MUMBAI, India – Although Mother Teresa, now St. Teresa of Calcutta, was an Albanian born in modern-day Macedonia, India was her adopted country and she became a national hero. On Sunday, the Archdiocese of Mumbai in India celebrated her canonization with a special evening Mass on the grounds of St. Francis Xavier Church.
Sister Medard of the Missionaries of Charity, the religious order founded by the legendary “saint of the gutters,” welcomed Cardinal Oswald Gracias of Mumbai and concelebrants and faithful to the liturgy, to celebrate the Sept. 4 canonization ceremony in Rome in which Pope Francis formally declared Mother Teresa a saint of the Catholic Church.
Sister Medard asked all “to raise our hearts to God in grateful thanks and praise for the gift of St. Teresa of Calcutta — a life filled with love, a life that has fulfilled its purpose and that has been a radiance of Christ’s Light in the world.”
Mother Teresa’s life, she said, quoting the Church’s newest saint, “was truly ‘something beautiful for God’.”
Gracias presided over the Mass in honor of St. Teresa of Calcutta, with four bishops concelebrating together with over 30 priests.
More than 5,000 people, including many non-Christians, assembled together with Sisters of the Missionaries of Charity from not just Mumbai but around the country, together with residents from their homes for the poor, sick and suffering.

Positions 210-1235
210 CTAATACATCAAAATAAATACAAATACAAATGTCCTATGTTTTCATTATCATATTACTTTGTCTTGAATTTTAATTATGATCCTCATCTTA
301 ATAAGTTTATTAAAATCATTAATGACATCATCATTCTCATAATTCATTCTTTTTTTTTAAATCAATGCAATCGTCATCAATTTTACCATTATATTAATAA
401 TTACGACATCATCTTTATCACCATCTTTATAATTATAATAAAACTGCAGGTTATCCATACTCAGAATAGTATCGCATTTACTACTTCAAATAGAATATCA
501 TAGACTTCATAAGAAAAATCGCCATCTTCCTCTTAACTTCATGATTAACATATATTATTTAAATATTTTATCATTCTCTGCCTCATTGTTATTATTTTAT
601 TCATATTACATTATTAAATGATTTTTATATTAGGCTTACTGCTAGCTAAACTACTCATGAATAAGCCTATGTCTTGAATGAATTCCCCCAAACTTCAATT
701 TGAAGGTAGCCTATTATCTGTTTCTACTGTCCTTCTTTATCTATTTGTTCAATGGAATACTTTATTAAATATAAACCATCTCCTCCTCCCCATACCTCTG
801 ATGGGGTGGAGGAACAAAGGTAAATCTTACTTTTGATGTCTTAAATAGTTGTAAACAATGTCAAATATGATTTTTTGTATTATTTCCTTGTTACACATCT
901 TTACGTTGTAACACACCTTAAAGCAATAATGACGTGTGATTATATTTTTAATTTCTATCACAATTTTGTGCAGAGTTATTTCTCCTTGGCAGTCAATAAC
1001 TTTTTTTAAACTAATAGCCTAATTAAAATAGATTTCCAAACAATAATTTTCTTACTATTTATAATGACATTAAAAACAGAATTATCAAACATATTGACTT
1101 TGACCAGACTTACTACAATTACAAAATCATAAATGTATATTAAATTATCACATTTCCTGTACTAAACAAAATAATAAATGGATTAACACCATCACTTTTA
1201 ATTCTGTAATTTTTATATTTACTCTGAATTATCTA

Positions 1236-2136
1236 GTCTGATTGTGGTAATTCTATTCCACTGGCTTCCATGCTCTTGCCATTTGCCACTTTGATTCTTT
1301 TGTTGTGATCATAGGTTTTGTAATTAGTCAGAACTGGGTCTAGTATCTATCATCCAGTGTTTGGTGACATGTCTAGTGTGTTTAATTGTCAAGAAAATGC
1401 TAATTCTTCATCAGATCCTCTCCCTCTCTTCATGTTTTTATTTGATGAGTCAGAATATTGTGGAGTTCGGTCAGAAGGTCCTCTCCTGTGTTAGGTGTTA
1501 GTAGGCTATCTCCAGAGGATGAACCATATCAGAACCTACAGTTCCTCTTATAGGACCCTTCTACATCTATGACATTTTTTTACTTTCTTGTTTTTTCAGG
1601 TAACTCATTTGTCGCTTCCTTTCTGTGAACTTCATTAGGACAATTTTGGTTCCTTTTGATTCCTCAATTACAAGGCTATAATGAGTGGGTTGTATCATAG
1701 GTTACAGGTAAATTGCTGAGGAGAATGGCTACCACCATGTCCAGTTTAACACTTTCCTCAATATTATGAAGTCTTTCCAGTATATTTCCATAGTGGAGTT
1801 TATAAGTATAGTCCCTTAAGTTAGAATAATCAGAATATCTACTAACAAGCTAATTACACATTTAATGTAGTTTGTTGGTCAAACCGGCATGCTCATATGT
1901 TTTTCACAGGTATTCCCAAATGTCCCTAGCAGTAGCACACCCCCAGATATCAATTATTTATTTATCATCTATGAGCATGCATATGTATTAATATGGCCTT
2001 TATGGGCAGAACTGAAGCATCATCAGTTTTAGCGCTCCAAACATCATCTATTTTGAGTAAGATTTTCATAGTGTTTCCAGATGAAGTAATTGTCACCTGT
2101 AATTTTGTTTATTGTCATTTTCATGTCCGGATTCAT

Also present were several Brothers and Fathers of the Missionaries of Charity.
In his homily, Oswald referenced the gospel reading of the day, which focused on what’s been called the parable of “Dives and Lazarus,” about a rich man and a poor man, saying it was appropriate for a thanksgiving Mass for the canonization of Mother Teresa.
“The rich man dressed in ‘purple and fine linen’ signified opulence and wealth,” Gracias said, “a person who lived in luxury. In contrast there is a poor man, named Lazarus who was living in abject misery, filled with sores which dogs would lick.”
Both died, and while Dives went down to hell, Lazarus was taken up into the bosom of Abraham.
Dives was not “positively unkind to Lazarus, [and] the fact that he is at the gate of the rich man’s house signifies that, though the rich man could see Lazarus, he did not object to his presence,” Gracias said.
“But Dives was not aware of his existence,” he said. “He was so caught up in his world of material things, he was so caught up in his luxuries and personal enjoyment, they had blinded him from the reality around him. They had made him immune to the suffering of those whom he could see, [and so] Dives allowed Lazaus to be part of the landscape.”
Gracias, a member of Pope Francis’s “C9” council of cardinal advisers from around the world, said this situation made Lazarus a victim of the “globalization of indifference” which Francis so often has denounced.
“Dives did not notice the suffering and misery of the poor man,” he said.
Gracias linked the gospel parable to the contemporary situation of migrants and refugees.